Review: Babette Cole
Babette Cole: The Unicorn Princess, The Ghostly Blinkers
I've known for a while these books were in the offing, and have been looking forward to them. Babette Cole is a writer with a unique style, who takes no prisoners. Her Doctor Dog was a favourite of my children, who relished its delight in describing exactly what happens when you have worms. When Mummy Laid an Egg was also an essential prop to me in getting over my English awkwardness at helping my children learn about sex.
Babette Cole owns the Holnest Park Stud, which breeds hunters, so writing a pony book was an obvious choice. I had wondered quite what she'd put in a pony book: in an interesting comment on the mores of publishers today, although sex is allowed for infants, hunting isn't: "Bloomsbury made me take out any references to flirtation, drinking or hunting, which was a bit disappointing. They now go team chasing instead."
I really did want to like these books. I love the cover illustrations, though they are infested with twinkly stars by a marketing department unable to let go of its obsession with princess culture. I probably wasn't helped by reading the second book, The Ghostly Blinkers, first. You really need to read them in order so that you're not bamboozled by the large cast of characters. Penny, the heroine, becomes a scholarship pupil of Fetlocks Hall, and once she gets there, finds it is very far from being a normal school. It's haunted, for a start, and is the centre of the Secret Unicorn Society: the school specialises in finding pupils with special pony powers, and one pupil every so often who is the Unicorn Princess.
I admit it. At this point I thought NOT ANOTHER F******* UNICORN! They're always so GOOD. I want to read about bad unicorns; a race who are not so drippingly full of nobility they make me feel quite ill. Unicorns, I suppose, are the equivalent of angels in pony form: they are the horse as we'd like him to be; noble, and with our best interests always, but always, at heart, and really alas, rather dull. At this point, I excuse Alan Garner's Elidor: certainly not a safe unicorn.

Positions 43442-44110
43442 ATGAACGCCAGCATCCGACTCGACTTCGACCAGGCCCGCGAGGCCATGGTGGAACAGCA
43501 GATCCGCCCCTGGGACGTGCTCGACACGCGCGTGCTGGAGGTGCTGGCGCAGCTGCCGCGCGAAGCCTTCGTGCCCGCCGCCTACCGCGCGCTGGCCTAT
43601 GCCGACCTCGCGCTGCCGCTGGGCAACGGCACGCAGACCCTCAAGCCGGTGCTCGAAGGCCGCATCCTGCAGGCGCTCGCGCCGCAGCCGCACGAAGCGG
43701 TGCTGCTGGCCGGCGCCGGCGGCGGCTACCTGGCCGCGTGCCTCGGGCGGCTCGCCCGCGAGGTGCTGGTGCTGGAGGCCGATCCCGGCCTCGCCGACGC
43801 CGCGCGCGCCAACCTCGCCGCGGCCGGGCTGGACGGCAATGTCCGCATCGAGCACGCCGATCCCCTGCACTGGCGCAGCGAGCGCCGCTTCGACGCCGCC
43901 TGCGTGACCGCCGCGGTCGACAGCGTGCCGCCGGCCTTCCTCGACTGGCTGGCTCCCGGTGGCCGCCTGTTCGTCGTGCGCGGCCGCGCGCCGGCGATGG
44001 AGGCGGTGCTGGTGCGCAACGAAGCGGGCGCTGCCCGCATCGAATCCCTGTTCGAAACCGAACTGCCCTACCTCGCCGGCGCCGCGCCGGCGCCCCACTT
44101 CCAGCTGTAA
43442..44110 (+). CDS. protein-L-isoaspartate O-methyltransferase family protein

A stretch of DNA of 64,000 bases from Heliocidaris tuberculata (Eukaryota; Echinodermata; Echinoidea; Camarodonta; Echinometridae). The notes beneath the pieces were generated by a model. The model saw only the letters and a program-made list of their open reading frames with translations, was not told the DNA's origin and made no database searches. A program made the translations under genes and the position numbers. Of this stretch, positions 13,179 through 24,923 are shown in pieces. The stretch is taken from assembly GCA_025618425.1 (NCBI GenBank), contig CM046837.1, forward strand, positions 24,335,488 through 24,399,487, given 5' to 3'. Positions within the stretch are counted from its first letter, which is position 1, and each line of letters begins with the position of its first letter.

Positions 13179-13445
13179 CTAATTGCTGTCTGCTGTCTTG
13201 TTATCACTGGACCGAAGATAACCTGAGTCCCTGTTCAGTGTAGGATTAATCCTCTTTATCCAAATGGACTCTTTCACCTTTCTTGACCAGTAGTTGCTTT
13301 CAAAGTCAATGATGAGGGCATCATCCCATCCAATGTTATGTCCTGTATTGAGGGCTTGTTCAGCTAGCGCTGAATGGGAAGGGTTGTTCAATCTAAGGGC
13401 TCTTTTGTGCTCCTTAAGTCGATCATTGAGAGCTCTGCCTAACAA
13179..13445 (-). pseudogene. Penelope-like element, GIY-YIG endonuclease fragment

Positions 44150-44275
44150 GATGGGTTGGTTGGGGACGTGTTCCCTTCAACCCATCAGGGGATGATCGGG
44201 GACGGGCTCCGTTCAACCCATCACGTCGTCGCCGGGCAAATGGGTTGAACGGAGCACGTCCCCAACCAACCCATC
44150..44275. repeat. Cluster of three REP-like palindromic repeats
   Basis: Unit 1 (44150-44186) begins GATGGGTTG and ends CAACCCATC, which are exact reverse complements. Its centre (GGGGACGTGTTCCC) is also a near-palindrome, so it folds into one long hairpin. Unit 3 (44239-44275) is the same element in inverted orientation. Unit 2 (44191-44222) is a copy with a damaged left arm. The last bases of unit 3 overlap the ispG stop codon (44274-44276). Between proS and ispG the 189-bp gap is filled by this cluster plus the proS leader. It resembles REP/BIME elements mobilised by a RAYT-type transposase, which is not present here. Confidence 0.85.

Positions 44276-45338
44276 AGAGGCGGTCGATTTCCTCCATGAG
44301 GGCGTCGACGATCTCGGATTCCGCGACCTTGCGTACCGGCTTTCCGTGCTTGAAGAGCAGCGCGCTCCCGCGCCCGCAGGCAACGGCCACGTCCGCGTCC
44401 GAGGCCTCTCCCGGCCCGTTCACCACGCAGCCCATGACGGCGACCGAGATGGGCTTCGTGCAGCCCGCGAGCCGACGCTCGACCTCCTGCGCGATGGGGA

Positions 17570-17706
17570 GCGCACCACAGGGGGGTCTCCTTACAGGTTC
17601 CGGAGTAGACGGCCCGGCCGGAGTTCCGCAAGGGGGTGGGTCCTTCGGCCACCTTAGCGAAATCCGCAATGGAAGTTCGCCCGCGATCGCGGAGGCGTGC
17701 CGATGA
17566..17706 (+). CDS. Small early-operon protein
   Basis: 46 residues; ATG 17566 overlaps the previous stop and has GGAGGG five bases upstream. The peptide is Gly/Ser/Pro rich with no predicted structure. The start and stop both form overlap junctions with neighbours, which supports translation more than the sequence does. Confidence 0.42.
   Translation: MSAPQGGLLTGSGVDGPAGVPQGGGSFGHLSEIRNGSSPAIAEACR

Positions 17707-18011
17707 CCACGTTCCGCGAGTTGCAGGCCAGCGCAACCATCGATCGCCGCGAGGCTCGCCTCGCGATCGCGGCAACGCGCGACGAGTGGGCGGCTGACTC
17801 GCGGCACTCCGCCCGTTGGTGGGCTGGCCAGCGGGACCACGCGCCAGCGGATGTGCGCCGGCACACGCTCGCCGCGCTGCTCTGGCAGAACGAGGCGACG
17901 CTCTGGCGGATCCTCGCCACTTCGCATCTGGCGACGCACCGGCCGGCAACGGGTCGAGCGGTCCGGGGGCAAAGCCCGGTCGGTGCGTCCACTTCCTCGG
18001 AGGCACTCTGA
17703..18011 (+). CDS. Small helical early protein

Ho hum. These unicorns are to type. King Valentine Silverwings, King of the Unicorns. Noble kneeling. Much more interesting are the Devlipeds, the equine baddies. The one that's described is the size of a Shetland, which makes sense. Every Shetland I've ever met had a definite sympathy for the dark side. They of course are there to be defeated, and they are, as are their human sympathisers. The anarchy's all on the enemy side, and I'd have preferred it to be just a tad (alright, a lot) wilder on the good side. St Trinian's meets the pony story would have done it; as it is this is Harry Potter meets the pony club (quite literally; the Pony Clubs listed are thinly disguised real branches: The Blackmud and Sparkling Vale, and The Oaklees.)
The books are billed as being the equine equivalent of Harry Potter, and there are definitely similarities; the house system, the pictures which come alive and of course the magic.
That's ok, I suppose. I would have preferred something with the fantasy but with more bite. If it's the publishers who are holding Babette Cole back, let go, for goodness' sake.